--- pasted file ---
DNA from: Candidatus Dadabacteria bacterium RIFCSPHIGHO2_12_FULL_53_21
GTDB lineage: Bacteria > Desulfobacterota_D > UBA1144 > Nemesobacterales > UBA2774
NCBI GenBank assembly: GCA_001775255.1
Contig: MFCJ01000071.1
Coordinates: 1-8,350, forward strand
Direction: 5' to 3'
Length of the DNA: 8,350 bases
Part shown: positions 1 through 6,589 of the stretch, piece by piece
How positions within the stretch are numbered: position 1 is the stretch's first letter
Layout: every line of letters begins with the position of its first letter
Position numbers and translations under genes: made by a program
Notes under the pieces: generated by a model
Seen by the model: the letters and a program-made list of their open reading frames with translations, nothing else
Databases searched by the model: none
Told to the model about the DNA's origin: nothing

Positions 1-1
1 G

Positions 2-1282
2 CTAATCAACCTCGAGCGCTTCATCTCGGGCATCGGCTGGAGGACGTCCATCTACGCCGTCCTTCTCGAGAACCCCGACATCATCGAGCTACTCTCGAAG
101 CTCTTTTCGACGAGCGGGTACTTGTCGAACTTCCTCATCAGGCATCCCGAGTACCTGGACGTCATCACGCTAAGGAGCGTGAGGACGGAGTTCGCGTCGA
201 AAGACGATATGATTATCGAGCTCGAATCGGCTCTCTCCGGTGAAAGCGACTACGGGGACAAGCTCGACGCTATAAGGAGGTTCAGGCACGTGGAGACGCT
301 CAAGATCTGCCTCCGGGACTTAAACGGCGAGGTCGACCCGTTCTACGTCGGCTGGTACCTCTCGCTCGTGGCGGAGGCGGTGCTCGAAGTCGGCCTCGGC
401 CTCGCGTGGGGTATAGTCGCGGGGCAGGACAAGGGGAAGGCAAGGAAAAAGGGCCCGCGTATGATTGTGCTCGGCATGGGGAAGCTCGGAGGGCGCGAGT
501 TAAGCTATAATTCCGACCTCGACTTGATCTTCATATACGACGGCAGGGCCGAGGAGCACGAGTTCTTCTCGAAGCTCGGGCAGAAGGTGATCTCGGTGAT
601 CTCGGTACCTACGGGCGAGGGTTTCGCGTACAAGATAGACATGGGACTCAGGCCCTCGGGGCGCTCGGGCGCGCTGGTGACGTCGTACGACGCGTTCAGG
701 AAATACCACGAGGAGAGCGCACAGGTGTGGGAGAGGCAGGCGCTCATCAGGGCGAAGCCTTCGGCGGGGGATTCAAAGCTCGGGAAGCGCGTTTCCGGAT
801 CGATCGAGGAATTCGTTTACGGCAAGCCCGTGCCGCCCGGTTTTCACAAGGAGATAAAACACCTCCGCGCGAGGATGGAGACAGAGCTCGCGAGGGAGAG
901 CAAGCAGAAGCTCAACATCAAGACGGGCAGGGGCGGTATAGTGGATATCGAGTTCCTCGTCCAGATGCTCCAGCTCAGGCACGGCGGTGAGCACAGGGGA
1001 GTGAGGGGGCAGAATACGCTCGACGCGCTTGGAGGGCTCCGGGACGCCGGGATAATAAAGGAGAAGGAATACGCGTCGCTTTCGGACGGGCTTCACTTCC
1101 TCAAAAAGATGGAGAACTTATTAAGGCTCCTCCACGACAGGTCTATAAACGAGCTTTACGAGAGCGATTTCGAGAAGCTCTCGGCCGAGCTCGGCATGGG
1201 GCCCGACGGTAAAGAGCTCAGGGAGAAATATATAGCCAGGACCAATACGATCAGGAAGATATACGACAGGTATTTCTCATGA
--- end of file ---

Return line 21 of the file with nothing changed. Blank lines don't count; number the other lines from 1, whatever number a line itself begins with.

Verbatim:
201 AAGACGATATGATTATCGAGCTCGAATCGGCTCTCTCCGGTGAAAGCGACTACGGGGACAAGCTCGACGCTATAAGGAGGTTCAGGCACGTGGAGACGCT